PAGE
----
I reflect on my relationship of about 6 years with a guy I dated from college. I was there for him through his ebbs and flows through and post-college. He decided to abruptly quit his job and move to another state and was not forthcoming with his true intentions. To appease me, he told me he was going to attend school and get a higher education. Okay, so he probably be there two years tops. There wasn’t too much discussion of me moving, and if there was, as a woman with no promise of a ring and leaving my job was not an option. While I supported the move process, I secretly couldn’t 100% swallow him moving on with his life without me. Additionally, once he moved, I found out his intentions were not to return to school but to pursue his dream of a life in music. So I felt betrayed when I found out he wasn’t truthful with his intentions to begin with prior to leaving. I guess he felt I would not have understood, and I guess that doubt in me, sealed the deal to end it.  I sought guidance from family and friends, I was not happy with my current situation. The age of 30 was only a couple of years away. I decided, I could not be the supportive girlfriend from another state, I tuned myself out of the relationship and my next work trip happened to be in the same state he was in. I decided at that time to formally end the relationship. It was one of the hardest break-ups I ever experienced. It was equally hurtful and deceitful on both of our parts. Someone from his family mentioned that there were plans of a possible proposal that same weekend, but my decision to end the relationship trumped that decision. Following the break-up I was completely torn, teetering back and forth with my own guilt and whether it was the right thing to do.  My initial hurt and outside opinions from others trumped my belief in the bond we shared. Eventually, I realized despite our love for each other, we grew apart, we were going in two different directions, so holding on just for history didn’t make sense. The break-up was necessary.  Cherish the great moments and not be bitter with one another.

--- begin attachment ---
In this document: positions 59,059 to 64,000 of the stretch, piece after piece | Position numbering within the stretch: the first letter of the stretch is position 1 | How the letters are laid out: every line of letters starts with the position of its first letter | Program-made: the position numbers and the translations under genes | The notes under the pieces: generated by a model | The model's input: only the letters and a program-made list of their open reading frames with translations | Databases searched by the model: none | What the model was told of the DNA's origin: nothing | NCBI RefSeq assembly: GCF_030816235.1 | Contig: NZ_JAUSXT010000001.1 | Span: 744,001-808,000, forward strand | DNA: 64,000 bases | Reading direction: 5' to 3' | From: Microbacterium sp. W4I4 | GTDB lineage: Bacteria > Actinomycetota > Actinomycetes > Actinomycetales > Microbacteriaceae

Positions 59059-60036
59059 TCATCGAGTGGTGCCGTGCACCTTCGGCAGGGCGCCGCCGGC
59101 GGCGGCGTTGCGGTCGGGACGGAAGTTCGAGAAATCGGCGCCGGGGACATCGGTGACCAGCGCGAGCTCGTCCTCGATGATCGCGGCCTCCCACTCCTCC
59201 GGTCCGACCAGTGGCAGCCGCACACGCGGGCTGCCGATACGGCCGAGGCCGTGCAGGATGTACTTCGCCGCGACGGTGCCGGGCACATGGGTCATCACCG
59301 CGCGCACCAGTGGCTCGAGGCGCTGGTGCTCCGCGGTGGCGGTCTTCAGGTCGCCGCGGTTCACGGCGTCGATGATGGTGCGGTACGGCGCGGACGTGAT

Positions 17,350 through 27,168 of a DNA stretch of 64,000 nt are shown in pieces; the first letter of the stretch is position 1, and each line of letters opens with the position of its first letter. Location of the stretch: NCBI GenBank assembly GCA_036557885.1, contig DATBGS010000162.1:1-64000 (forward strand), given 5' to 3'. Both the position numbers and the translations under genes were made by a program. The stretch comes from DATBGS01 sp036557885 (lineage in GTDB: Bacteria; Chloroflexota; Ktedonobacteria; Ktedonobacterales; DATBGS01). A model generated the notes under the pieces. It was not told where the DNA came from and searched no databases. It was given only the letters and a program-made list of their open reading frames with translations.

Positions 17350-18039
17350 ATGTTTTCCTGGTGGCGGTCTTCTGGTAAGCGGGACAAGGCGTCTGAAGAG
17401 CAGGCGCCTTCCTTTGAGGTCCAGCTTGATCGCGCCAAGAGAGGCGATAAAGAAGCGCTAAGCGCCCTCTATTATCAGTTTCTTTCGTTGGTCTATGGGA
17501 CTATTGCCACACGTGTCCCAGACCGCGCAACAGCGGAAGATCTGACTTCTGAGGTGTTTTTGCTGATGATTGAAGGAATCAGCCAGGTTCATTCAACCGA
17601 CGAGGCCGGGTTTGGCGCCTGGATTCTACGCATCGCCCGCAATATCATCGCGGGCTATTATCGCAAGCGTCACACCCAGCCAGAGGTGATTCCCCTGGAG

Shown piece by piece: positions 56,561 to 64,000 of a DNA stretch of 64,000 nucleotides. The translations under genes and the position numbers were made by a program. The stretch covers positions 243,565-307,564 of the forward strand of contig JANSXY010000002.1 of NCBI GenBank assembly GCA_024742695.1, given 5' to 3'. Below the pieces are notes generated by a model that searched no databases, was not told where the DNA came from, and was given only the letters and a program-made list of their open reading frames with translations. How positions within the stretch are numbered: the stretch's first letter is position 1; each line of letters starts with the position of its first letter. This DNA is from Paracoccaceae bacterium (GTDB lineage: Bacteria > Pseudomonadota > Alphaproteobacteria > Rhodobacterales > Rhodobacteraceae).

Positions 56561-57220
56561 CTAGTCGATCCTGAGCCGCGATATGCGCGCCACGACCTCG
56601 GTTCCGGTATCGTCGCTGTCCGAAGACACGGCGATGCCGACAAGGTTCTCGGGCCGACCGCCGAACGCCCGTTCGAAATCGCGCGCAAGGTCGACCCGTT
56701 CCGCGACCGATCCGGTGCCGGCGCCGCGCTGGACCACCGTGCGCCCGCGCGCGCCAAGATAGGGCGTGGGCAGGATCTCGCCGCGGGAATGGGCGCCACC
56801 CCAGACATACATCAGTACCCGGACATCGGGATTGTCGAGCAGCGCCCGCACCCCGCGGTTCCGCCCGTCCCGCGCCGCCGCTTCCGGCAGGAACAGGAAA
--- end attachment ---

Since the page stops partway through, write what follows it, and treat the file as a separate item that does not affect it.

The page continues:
Now divorced, I have met great gents that have been supportive of my divorce plight. In return, I have also supported them in their life pursuits and challenges. While it seems through my dating experiences, timing is always off to pursue a relationship, but there is always a deep compatible connection and mutual respect. I felt in the brief time I have dated, the gents are aware that I am “Ride or Die” chick material. However, commitment to exclusivity is not always seen eye-to-eye. A committed relationship is not their focus, their enjoyment with their current single status or career pursuits trump their long-term desires at present.

Can You Reclaim Your Title Back?

I do not believe that you need to stick around and exclusively commit yourself to someone who is not ready to build a relationship with you. Despite them mentioning they would be ready once they accomplish certain achievements, but neglect your needs and wants while reaching their goals. Do you still stick around with the risk of that person stringing you along or do you move forward with your life and remain friends? I agree with the latter, if you have demonstrated you are a “Down” chick, if the gent is still interested he will reach out when ready. Yes, you can reclaim your “Ride or Die” chick title if you desire to and haven’t moved on with someone else. However, there is a risk that he may not want you and move forward with another chick. He may have mis-perceive you leaving the relationship as you bailing out during his struggle. However, if he valued you in the beginning he would understand that he can’t keep you on the side wings and not put you as priority and expect you to be content with that. If so, he is selfish and pat yourself on the back from dodging that bullet. If he really did not want to risk losing you he would have chosen exclusivity and still achieve his aspirations. Or respect you as a woman, and let you move forward in your life, understand the risk and just hope he can catch you when he is at a better state in his life and ready to commit and put in the work for a thriving relationship.